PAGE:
My grandma died shortly before Easter. I made the trip back to Omaha. My cousin came by, and we taped photos of our grandmother’s life, most of the pictures previously unknown to us, on a science fair board. Scotch tape and cardboard. It stood in the back of the church for the next few days. I attended the visitation, rosary, funeral, acted as pall bearer, shook a lot of hands. I flew back to Austin the night after the service, considering over the course of two dark plane rides, the legacy of dementia in the genes of my father and brothers and me, constantly fighting with my iPod as it churned out, unbidden, the saddest of my sad bastard jams. I wouldn’t cry, not while I shared an armrest with some fast food-smelling stranger.
I was up early the next day to begin the New Job, in which so much time and interviewing and cover letter writing had been pumped. First days are a grim business. One has to be determinedly cheerful and friendly, exude an air of gratitude and aggressive industriousness that would make Willie Loman blush. This was to be who I was for the next few exhausting months.
I’d been smiling so long when I sat down with the creative director that even when shit started going south my face didn’t falter.
“Make this job the priority in your life, and you’ll be successful here,” he said, all steepled fingers and knitted brow across a conference table.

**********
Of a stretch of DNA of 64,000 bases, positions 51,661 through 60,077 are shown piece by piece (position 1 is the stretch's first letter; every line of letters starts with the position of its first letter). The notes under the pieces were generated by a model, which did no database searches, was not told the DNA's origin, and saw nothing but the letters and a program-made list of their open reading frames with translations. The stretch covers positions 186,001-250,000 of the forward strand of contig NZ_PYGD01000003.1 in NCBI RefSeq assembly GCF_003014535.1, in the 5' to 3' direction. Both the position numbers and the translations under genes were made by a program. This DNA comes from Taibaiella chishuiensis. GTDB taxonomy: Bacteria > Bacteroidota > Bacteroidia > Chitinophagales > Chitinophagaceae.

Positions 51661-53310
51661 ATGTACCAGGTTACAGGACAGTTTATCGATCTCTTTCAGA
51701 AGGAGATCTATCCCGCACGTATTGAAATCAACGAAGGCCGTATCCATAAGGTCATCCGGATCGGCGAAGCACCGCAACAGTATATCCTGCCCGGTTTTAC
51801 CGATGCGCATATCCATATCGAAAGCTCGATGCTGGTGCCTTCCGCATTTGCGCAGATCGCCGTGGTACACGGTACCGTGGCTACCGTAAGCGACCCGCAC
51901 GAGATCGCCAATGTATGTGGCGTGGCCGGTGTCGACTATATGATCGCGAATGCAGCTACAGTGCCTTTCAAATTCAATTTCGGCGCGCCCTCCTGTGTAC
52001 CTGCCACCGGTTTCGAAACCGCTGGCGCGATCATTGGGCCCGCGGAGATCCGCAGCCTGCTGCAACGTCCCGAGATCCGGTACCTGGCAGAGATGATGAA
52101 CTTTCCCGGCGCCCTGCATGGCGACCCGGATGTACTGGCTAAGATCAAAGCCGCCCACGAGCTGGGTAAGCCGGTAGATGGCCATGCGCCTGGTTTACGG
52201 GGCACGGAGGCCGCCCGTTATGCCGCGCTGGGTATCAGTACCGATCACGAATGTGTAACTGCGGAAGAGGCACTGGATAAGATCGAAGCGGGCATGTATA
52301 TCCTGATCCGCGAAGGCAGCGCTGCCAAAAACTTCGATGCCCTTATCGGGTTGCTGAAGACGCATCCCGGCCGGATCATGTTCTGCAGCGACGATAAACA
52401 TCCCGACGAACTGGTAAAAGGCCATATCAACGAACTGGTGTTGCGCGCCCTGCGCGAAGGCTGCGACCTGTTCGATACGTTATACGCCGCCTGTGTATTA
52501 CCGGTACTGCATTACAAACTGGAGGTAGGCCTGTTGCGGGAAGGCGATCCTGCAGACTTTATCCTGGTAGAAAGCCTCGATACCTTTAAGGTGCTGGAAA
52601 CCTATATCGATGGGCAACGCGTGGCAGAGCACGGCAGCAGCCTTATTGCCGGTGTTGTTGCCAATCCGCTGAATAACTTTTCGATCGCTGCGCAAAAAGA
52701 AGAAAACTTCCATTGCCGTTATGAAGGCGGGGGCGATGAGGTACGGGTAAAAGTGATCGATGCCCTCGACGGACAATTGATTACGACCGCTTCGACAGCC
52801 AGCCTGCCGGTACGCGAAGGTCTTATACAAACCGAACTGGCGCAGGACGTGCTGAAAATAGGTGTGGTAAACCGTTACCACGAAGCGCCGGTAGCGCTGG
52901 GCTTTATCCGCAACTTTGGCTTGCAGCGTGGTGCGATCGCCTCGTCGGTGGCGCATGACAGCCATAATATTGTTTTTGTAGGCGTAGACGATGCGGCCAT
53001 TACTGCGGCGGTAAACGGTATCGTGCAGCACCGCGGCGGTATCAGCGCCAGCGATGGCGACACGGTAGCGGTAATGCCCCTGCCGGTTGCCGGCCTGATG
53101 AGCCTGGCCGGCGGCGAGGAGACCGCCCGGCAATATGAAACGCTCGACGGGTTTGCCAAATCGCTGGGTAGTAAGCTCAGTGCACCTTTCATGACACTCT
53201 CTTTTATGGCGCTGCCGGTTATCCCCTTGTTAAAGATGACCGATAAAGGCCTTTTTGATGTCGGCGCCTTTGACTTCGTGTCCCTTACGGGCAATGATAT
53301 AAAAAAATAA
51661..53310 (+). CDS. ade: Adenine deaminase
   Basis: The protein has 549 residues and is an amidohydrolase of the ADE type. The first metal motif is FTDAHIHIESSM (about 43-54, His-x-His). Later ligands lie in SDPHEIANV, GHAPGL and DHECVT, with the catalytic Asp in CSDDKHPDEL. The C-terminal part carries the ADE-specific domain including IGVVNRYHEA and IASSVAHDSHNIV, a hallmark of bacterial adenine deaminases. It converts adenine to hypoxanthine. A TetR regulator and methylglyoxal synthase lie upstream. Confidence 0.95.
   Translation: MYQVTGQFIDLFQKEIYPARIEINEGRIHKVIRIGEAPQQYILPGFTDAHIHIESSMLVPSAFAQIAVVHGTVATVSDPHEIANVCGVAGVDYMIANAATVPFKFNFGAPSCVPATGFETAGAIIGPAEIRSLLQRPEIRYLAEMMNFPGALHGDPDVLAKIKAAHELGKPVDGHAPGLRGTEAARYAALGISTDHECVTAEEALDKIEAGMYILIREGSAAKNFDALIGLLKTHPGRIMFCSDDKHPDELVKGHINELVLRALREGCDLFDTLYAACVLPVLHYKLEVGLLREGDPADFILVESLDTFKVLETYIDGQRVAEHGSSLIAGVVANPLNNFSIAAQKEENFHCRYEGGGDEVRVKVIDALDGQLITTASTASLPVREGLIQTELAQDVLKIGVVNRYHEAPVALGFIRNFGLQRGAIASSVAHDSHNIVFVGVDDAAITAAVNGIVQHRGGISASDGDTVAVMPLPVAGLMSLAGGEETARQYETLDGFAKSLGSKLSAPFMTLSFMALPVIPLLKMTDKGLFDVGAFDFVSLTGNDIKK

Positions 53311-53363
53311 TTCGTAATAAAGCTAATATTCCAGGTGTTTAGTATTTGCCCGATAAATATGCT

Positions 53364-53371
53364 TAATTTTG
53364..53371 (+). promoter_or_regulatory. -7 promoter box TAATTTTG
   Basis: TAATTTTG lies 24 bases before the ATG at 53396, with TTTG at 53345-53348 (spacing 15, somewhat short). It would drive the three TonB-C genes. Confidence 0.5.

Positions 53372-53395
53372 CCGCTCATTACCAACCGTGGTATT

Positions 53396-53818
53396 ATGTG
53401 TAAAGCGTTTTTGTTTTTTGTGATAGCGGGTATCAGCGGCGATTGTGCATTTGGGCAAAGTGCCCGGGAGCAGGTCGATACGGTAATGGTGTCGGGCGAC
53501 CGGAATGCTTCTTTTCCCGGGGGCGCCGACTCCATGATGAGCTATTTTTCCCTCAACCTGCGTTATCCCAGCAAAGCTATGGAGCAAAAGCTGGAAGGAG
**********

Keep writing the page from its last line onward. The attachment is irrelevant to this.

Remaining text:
That, I think, was the catalyst. A small bloom of claustrophobic panic opened up in my chest. That a job that I took out of rent-paying desperation and a lucky knack for the business should become my life was laughable, but it had also unquestionably brought the exhilarating (and selfish) momentum of moving and running around for the last 6 weeks to a halt. Where there were open doors, there was now routine and a silent, soul-searching commute to bracket the parts of the day that belonged to them.
Is it coincidence, the constant convergence of these things (grandmother, job, death) in my head? How can I help but read my own future in all this shit, predict that these are the days that my rotten brain will play on a loop for me in, what?, fifty years? This is the present that will replay because these rote office days outnumber the days that can be counted as actual living. Is this what she saw, eyes open through the morphine?